This bodes well for the Montrealer, since the 168lb division is in flux these days, with belts open for taking as many of the established champs and challengers of the past years are retired or in limbos of some sort or another. Grant joins the under-appreciated Ontario fighter Syd Vanderpool as a southpaw sleeper from Canada in the super middle division.
Also televised: Quebec heavy (and I mean heavy) Patrice L'Heureux tipped the scales at 275lb, for his eight round win over US journeyman Garring Lane - a mighty weight for even his 6'5 frame. L'Heureux has good hand speed and a spunky in-ring attitude, but his consistent girth doesn't allow him to get good leverage, sustain his punch flow, or use mobility to effectively walk down his opponents. Should he muscle up and trim down to around 240lbs, he might prove to be a handful for some of the more skilled but smaller heavies milling about these days. L'Heureux pushed his record to 13-0-1 (6 KO), while Lane fell to 22-38-2.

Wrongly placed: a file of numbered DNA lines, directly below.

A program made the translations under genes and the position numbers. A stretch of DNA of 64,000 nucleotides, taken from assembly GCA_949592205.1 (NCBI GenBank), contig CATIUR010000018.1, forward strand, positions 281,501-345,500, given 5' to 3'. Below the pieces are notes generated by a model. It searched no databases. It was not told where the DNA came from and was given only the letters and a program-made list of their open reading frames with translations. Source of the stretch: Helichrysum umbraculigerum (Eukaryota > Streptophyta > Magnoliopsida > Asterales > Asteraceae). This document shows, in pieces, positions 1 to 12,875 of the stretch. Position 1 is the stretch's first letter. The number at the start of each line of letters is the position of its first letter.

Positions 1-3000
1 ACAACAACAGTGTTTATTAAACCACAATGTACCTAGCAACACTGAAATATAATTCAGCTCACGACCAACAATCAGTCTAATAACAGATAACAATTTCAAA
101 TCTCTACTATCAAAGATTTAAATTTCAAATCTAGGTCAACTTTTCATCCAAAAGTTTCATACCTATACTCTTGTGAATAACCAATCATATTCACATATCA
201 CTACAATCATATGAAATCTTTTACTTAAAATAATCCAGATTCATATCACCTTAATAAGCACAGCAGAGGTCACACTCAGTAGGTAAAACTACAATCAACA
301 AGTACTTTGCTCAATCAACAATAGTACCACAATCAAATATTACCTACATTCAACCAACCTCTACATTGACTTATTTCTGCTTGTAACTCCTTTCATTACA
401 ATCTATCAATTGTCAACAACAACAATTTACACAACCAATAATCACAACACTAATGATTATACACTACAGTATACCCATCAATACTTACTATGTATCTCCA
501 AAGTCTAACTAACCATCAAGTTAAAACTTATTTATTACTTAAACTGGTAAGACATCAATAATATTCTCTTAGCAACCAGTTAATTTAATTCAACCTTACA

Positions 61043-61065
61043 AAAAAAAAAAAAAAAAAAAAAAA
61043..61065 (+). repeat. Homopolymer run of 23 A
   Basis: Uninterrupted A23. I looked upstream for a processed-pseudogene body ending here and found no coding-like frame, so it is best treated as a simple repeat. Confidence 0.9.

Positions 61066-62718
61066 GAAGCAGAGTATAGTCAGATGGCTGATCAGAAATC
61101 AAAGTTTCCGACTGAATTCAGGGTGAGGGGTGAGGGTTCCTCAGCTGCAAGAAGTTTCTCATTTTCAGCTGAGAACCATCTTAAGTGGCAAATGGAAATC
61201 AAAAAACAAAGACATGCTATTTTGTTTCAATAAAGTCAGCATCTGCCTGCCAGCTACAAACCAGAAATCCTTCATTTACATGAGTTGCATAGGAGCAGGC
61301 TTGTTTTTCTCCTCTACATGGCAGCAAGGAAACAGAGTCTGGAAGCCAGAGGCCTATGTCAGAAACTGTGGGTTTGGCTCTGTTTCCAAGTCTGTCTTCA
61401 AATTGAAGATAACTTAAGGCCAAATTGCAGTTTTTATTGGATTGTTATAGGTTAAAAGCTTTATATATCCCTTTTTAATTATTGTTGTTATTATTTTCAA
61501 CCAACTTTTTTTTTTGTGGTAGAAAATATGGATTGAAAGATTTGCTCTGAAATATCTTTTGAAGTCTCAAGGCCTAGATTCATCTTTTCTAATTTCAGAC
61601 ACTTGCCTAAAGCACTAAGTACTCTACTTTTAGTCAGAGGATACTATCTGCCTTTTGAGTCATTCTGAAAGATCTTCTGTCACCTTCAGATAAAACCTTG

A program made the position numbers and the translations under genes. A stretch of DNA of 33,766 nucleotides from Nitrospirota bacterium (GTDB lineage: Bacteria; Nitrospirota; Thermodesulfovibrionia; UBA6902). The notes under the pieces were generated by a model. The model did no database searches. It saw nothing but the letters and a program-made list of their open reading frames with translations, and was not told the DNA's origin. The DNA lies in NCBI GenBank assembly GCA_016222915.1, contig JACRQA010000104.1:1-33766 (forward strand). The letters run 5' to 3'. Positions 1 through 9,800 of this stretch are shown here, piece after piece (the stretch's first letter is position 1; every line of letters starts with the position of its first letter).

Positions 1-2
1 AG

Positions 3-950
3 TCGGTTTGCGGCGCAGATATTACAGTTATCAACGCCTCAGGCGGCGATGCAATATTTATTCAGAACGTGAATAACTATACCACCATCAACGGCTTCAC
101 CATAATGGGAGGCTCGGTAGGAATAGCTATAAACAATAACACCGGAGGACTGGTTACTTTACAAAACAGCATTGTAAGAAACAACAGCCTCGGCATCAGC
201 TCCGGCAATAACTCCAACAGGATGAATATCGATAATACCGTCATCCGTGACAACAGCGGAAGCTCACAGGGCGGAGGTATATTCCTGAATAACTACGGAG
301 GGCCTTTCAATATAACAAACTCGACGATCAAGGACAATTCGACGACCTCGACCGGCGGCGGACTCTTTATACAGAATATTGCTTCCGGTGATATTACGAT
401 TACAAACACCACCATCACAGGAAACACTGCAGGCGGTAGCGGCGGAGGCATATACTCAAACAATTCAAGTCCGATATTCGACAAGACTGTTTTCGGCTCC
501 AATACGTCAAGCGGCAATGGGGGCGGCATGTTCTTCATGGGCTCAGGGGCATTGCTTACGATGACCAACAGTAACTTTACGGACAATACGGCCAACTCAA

Also on the card off-TV:
Fellow Quebecois heavy David Cadieux's debut went sour quick as a head butt in the second round resulted in a technical draw with Daryl Smith.
Montreal-based Cameroon transplants Paul Mbongo and Herman Ngoudju kept their burgeoning careers moving along nicely with a pair of stoppage wins. Mbongo, a smallish heavyweight with a nice solid jab stopped Jason Gethers in the first to raise his record to 2-0, while sharp-boxing super lightweight Ngoudju stopped the decent and usually durable Leonardo Rojas, now 6-3-3 in the third round.
Cedric Kushner's heavyweight hope Tony Thompson, whose only loss is a four-rounder early on to fellow prospect Erik Kirkland, won a ten rounder against former Don King-crowned former perennial contender Vaughn Bean. Thompson is now 24-1 (14KO), while Bean falls to 44-4.